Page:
Seven Years in Tibet Essay Sample
Seven Old ages in Tibet is a movie based on a book that accounts the existent experiences of the Austrian mountain climber Heinrich Harrer in Tibet during seven old ages. From 1946 to 1952. As a pupil of intercultural communicating. the intent of this essay is to foreground the intercultural differences found in the movie. The narrative is about Heinrich and Peter. two Austrian mountain climbers who help each other for endurance in the wild lands they go through until they reach Tibet. There. intercultural communicating takes topographic point and intercultural differences are clearly seen. This piece of work will briefly indicate out four subjects: beliefs. gestures. protocol and intercultural matrimony. They are related to the five scenes of the film that will be addressed below. The first scene depicts some Tibetan pilgrims walking to the holy metropolis of Lhasa. the capital of Tibet. They believe if they walk long distances to holy topographic points it purifies the bad workss they committed and the more hard the journey the greater the deepness of purification.
A pilgrim’s journey to Lhasa is extremely valued for all Tibetans and a dream for many. The journey can be really long because it has to be from the pilgrim’s place small town ; the farther off. the longer the journey. It can take more than two months for many. During the journey. pilgrims clasp their custodies to forehead. to throat and to bosom and so bow down full-length on the land. This ritual is called “kowtow” and it is practiced to show their honest bosom to Buddha. The uninterrupted kotows hurt the pilgrimages’ brows and the cicatrix is considered a hoarded wealth as it is a symbol of piousness and forbearance. The whole journey is really hard and some Tibetans have died on the manner due to hapless nutrition supply and the labor of the route. ( Web. Tibet. intelligence. cn ) Heinrich makes us cognizant of his beliefs when he writes to his boy: “I can’t say I know where I’m traveling nor whether my bad workss can be purified. There are so many things I have done which I regret but when I come to a full halt. I hope you will understand. ” He refers to this Tibetan pattern as foreign and different for both. from Austria. But at the same clip he states that he portions with the pilgrims the want of been forgiven. The 2nd scene is when Heinrich somewhat boast his accomplishments as a top mountain climber.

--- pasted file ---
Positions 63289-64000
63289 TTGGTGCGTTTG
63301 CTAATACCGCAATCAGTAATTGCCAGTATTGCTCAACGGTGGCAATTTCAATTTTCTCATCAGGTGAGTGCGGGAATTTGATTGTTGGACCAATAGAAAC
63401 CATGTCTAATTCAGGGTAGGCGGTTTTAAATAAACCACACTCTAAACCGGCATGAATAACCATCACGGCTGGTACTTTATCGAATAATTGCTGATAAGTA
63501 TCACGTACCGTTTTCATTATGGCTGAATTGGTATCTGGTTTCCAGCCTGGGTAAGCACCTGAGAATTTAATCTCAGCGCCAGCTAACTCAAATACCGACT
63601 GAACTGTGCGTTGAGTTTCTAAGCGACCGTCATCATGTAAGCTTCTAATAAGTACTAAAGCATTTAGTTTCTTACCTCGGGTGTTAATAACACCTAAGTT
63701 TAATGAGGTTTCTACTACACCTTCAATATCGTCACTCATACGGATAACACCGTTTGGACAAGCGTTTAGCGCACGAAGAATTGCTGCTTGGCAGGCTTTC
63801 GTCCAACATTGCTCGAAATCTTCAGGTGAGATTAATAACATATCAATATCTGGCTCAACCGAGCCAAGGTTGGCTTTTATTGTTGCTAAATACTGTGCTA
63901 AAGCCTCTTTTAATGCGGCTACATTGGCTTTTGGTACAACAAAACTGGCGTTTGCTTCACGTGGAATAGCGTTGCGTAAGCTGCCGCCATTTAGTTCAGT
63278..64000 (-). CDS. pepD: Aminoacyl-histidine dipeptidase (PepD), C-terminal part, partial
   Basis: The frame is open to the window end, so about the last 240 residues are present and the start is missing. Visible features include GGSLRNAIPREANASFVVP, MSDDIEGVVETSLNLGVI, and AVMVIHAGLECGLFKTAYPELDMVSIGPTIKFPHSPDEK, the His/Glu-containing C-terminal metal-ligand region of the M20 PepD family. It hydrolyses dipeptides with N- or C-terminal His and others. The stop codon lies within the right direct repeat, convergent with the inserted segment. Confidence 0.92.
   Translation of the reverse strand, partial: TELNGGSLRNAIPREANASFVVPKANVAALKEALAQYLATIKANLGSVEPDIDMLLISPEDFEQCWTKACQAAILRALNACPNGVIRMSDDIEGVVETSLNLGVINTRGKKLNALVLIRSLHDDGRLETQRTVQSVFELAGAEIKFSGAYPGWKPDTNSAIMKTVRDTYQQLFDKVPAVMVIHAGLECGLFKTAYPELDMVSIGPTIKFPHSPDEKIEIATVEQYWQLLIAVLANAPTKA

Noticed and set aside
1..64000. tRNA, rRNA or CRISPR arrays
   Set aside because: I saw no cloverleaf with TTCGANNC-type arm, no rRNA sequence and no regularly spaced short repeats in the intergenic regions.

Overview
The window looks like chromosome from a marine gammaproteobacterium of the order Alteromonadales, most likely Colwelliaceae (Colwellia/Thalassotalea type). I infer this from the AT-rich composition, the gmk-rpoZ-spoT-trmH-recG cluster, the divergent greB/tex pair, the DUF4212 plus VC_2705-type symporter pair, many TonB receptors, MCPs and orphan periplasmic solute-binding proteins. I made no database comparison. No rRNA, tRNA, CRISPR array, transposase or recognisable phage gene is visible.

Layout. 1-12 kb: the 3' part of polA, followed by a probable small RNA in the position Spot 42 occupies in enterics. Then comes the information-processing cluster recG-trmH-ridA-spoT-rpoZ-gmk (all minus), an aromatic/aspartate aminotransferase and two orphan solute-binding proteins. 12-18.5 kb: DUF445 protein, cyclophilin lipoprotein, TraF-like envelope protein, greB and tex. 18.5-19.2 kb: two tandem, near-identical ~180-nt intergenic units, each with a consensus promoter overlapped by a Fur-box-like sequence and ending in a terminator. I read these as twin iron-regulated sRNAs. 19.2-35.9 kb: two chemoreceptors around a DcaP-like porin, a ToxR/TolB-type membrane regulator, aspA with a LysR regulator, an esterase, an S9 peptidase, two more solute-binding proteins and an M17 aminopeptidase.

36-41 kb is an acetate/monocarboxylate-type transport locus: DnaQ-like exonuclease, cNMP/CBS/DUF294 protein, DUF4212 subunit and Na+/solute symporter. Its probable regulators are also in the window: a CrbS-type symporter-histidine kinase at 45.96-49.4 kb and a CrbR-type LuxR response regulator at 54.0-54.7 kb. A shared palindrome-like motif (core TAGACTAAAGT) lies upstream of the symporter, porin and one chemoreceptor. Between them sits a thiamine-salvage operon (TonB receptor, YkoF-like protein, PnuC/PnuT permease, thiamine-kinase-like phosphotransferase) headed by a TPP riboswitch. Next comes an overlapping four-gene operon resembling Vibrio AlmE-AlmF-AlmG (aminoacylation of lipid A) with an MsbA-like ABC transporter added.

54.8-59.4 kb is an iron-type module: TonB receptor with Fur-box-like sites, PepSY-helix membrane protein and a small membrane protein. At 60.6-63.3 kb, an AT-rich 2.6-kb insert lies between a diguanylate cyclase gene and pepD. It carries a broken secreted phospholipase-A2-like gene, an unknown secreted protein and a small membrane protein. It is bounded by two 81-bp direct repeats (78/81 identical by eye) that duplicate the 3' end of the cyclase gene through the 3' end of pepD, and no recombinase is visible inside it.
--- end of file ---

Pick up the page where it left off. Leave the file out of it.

To this the Tibetan adult female replied. “ [ … ] you admire the adult male who pushes his manner to the top in any walk of life while we admire the adult male who abandons his self-importance. ” Tibetan Buddhism stresses the single attempt to extinguish craving and fond regard since they’re the beginnings of enduring. ( Communication Between Cultures. 140 ) . To this extent it is understood why Tibetans are non encouraged to pursuit single and selfish ends. The 3rd scene carries gestures. One group of Tibetan villagers clapped their custodies every bit shortly as they saw the two aliens. Heinrich thought they were happy to see them since in Austria and in many states. including ours. people clap in signal of felicity. blessing or wages for a good public presentation of for a good cause. However. Tibetan bang custodies to drive out evil forces. The 4th scene is about protocol. What people have to make or state in certain events. The female parent of Dalai Lama explains to Heinrich the regulations of protocol refering Dalai Lama: “When you are in presence of his Holiness you must ever be standing set in bow. custodies folded in invocation. If seated. you must ever be seated lower than he.